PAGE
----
Close reading is thoughtful, critical analysis of a text that focuses on significant details or patterns in order to develop a deep, precise understanding of the text’s form, craft, meanings, etc. It is a key element of Maine’s English language arts and literacy standards and directs the reader’s attention to the text itself. Developing habits of close reading support a student’s growth as a reader, writer, speaker, and consumer of information.
Close reading is an especially helpful instructional routine for students who need support to understand text that is at or above grade level. Navigating the complexities of these “instructional” or “stretch” level texts can be a challenge for any student depending on the topic and type of text. Understanding what makes a text complex and selecting the most appropriate close reading strategy is the key to effective learning and growth.
Selected text, whether an entire short text or an excerpt from a longer text, should contain sufficient complexity and content to both require and justify repeated readings. Reading a text multiple times provides opportunities to scaffold comprehension and build fluency. Developing close reading practices that are regular and familiar to students will improve comprehension and support higher order cognitive skills. Several effective strategies to include in close reading routines include the use of text dependent questions, text annotation and synthesizing across multiple texts. In this article, the use of text dependent questions as a tool for promoting close reading will be explored. In subsequent articles, other close reading strategies will be considered-
Text Dependent Questions
Text dependent questions (TDQs) must be answered by a close and careful reading of the text be supported by textual evidence. Students who engage in multiple readings of a short text or excerpt from a longer text have the opportunity to develop a familiarity with the text, analyze the text for multiple purposes, and are then better able to connect the text to other texts, to self, and to the wider world. Text dependent questions should build in cognitive demand with each subsequent read. One method of developing TDQs is discussed in Text-Dependent Questions: Pathways to Close and Critical Reading by Fisher and Frey (2015).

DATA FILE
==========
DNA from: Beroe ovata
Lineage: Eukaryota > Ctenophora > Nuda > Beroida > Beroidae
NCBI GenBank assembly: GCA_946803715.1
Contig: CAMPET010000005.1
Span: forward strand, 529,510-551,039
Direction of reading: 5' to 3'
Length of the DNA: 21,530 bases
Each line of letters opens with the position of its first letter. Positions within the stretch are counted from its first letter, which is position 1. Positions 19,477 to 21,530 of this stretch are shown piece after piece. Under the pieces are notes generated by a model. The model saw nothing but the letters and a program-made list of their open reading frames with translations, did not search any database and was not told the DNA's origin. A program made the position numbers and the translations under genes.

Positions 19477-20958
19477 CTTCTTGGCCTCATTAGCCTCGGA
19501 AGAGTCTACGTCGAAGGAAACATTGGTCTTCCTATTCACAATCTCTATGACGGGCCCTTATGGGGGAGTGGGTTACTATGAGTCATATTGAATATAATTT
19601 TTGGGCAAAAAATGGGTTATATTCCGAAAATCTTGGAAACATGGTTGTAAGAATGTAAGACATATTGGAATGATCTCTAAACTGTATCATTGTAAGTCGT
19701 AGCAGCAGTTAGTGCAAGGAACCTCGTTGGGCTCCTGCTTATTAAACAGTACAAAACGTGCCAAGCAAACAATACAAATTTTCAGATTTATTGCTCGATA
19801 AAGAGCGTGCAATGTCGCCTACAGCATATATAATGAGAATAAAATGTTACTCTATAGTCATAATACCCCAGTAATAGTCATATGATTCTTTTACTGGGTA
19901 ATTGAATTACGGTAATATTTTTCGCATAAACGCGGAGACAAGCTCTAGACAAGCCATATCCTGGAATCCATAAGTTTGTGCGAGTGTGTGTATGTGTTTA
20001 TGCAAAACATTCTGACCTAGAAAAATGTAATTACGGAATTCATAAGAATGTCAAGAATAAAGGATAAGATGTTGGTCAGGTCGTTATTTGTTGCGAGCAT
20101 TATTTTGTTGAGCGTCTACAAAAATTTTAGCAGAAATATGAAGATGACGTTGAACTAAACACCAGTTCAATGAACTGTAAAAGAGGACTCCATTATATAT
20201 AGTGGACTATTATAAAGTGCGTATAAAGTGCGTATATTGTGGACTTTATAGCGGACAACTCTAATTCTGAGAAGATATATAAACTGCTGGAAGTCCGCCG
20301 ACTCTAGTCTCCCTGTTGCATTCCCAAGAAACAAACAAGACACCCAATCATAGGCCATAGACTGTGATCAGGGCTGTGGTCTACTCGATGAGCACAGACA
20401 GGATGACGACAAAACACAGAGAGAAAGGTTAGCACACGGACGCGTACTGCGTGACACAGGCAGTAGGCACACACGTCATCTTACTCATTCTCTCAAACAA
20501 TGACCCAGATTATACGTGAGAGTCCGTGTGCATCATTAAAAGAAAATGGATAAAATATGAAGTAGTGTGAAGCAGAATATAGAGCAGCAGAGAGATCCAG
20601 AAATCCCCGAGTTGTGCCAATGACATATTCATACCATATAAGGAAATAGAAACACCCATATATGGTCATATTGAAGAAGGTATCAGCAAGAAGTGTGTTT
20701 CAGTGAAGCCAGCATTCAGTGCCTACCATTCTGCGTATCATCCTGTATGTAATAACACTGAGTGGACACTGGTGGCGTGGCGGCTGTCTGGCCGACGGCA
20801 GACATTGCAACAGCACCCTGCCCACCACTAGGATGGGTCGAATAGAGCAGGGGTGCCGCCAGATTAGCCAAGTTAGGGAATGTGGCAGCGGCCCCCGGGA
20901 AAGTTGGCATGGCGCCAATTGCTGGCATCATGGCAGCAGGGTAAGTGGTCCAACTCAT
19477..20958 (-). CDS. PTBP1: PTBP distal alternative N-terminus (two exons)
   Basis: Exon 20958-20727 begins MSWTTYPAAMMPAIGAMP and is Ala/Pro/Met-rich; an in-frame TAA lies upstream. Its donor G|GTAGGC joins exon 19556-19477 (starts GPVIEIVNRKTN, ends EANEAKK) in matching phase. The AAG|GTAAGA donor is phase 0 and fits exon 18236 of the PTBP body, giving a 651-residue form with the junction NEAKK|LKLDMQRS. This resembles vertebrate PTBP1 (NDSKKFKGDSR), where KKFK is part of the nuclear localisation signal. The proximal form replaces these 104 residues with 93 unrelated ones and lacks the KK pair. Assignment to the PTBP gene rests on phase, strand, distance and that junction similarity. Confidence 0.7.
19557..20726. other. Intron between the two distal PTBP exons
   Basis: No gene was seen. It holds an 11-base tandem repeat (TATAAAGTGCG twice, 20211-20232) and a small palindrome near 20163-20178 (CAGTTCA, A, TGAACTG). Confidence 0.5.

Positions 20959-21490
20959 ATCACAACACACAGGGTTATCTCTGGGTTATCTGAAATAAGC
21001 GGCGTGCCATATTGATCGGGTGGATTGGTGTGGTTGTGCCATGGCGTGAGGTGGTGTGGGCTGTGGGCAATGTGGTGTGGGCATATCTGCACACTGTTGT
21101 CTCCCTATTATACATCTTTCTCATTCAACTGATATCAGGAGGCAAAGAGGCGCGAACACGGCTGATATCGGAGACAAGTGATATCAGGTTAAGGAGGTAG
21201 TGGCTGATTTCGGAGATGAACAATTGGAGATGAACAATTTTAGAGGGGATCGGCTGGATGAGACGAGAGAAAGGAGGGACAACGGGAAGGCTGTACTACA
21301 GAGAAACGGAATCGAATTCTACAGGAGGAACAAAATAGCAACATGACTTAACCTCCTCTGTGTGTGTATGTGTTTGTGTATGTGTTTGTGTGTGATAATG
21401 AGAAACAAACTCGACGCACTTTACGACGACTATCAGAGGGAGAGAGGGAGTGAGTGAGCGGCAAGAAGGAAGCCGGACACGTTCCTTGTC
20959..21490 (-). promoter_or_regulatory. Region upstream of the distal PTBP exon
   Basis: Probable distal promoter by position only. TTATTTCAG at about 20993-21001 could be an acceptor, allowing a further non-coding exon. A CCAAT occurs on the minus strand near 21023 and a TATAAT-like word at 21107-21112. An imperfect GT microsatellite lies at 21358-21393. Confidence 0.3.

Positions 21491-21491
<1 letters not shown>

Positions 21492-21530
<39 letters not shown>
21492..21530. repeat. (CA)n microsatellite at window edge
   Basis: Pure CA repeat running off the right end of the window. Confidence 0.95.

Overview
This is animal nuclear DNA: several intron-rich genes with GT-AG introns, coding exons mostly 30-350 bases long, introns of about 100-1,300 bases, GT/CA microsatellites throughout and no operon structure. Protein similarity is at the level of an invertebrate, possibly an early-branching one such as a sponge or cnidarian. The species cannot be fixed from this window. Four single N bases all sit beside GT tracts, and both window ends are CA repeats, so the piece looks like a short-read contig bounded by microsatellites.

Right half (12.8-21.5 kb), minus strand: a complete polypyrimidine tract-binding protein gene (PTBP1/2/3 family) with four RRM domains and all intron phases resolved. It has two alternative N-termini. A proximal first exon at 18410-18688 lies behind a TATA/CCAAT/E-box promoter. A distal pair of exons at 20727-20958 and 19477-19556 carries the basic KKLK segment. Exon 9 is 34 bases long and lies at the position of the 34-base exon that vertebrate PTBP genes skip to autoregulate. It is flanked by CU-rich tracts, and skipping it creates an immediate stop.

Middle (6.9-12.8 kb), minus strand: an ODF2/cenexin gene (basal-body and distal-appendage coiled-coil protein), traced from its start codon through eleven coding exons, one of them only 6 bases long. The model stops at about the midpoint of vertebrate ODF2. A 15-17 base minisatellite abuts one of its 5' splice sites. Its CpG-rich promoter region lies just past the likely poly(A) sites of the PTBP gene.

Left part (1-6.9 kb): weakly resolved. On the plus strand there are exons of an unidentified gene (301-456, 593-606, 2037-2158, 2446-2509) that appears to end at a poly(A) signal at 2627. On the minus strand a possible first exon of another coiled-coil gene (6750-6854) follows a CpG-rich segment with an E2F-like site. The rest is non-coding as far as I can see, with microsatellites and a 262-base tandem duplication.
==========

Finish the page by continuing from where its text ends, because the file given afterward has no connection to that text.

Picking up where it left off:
The authors suggest developing TDQ’s in the following manner:
- What does the text say? (a literal understanding of what is in the text)
- How does the text work? (reading like a writer and exploring the structure of the text)
- What does the text mean? (analyzing the content for its deeper meaning, symbolism, purpose, etc.)
Additional resources about close reading and the use of text dependent questions can be found in Literacy Links, Maine DOE’s bimonthly literacy newsletter.
- January 2013. Introduction to Close Reading through Text-Dependent Questions
- January 2014. Components and Considerations for Close Reading
- March 2014. Close Reading Practices for K-12 Classrooms
Other resources for learning about close reading strategies include:
- Cross Discipline Literacy Network. Search by topic and grade span to find examples of close reading strategies.
- K-6 graphic organizers for close reading from Read, Write, Think
- Achieve the Core Text-Dependent Question Resources
- Not sure when to use close reading in a novel? Consider this resource from Metametrics which analyzes texts chapter by chapter and reveals the most and least complex chapters of a novel.